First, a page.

The Barry Bonds steroid controversy[edit]

Prior to Barry Bonds indictment for perjury (in late 2007) and inclusion in George J. Mitchell's report regarding steroids in Major League Baseball (released on December 13, 2007), Krukow staunchly defended Bonds against allegations of Bonds' steroid use as described in Game of Shadows (a 2006 book about performance-enhancing drug use among high level athletes). Krukow even went so far as to publicly describe pitcher Curt Schilling as a "horse's ass" in response to Schilling's own public reference to Bonds' alleged steroid usage.

"Eliminate me"[edit]

On the June 14, 2005, game against the Minnesota Twins, Krukow noticed that Twins' announcer Bert Blyleven, himself a former Major League Baseball pitcher, used the telestrator to circle fans at their request for recognition. Krukow developed a spin off of this "Circle Me, Bert" feature by using his telestrator to "eliminate" spectators, whiting them out — either those who also request the treatment by waving "Eliminate Me, Kruk" signs onscreen, or because the fan or fans are behaving in ways he dislikes, such as talking on a cell phone during a game, muffing a foul ball, or wearing Los Angeles Dodgers gear at the Giants' home, AT&T Park.

"I wanna get that, I wanna get that, I wanna get that!"[edit]

In the 2010 season, the Giants introduced new merchandise, one of such things were the Giants' scarves. Whenever the advertisements are made for the scarves, Krukow closes by saying "I wanna get that!" three times fast. He has also used the phrase when fans on screen are eating various ballpark meals.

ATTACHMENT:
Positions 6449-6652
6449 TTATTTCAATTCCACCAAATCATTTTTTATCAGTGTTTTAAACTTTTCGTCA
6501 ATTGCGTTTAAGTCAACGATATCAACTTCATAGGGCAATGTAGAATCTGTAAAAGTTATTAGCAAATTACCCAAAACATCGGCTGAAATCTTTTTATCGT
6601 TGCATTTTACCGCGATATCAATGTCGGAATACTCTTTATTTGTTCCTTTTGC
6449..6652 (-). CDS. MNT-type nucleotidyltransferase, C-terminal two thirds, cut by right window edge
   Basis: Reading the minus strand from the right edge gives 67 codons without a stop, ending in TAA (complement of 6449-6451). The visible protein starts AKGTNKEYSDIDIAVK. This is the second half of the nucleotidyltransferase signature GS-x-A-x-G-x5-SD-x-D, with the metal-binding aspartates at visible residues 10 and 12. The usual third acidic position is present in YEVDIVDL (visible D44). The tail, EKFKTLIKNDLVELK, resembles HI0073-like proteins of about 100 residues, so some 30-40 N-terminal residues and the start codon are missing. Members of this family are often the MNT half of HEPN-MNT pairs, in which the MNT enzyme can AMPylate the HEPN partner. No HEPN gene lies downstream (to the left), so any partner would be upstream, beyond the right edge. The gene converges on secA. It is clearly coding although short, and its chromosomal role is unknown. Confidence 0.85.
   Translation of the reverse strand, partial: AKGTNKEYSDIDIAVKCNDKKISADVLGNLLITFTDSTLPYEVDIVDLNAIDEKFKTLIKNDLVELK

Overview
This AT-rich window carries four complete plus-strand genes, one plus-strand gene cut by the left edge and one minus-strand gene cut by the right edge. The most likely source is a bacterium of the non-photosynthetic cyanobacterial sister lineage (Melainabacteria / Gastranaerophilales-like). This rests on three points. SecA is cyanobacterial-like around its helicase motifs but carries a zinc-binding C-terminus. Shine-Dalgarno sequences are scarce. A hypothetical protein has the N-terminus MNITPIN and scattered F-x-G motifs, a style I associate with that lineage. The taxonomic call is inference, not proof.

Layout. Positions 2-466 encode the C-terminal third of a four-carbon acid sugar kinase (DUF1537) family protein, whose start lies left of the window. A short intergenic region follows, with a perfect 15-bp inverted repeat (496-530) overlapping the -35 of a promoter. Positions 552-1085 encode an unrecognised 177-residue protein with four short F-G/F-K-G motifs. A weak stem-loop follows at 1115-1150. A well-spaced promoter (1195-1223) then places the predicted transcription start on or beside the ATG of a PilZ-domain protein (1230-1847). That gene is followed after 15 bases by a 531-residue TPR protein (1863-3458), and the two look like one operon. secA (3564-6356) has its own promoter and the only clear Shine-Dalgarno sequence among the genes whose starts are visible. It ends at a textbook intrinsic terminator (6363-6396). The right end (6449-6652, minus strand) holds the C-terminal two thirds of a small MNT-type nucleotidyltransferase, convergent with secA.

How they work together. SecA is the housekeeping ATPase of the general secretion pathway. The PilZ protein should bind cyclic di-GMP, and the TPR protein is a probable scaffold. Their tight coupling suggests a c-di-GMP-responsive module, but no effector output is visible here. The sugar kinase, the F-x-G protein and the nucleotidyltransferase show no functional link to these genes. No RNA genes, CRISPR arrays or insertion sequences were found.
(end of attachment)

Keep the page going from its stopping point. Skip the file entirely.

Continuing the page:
Video games[edit]

Krukow and Kuiper can be heard as the commentators in Electronic Arts video games MVP Baseball 2003, 2004 and 2005. They include Krukow's familiar "grab some pine, meat" quote.[citation needed]

Personal[edit]

Krukow resides in San Luis Obispo, California, with his wife, Jennifer, and their five children, Jarek, Baker, Tessa, Chase and Weston.[2] In his spare time he enjoys reading, bicycling, golfing and drinking Coronas on the beach. He is good friends with Duane Kuiper.

References[edit]

  1. ^ Mike Krukow page at Baseball Reference
  2. ^ a b "SF Broadcasters". MLB Advanced Media, L.P. Retrieved 15 July 2012. 
  3. ^ "Giants broadcasters". KNBR.com. Archived from the original on 29 April 2007. Retrieved 16 May 2007. 
  4. ^ The Kruktionary

External links[edit]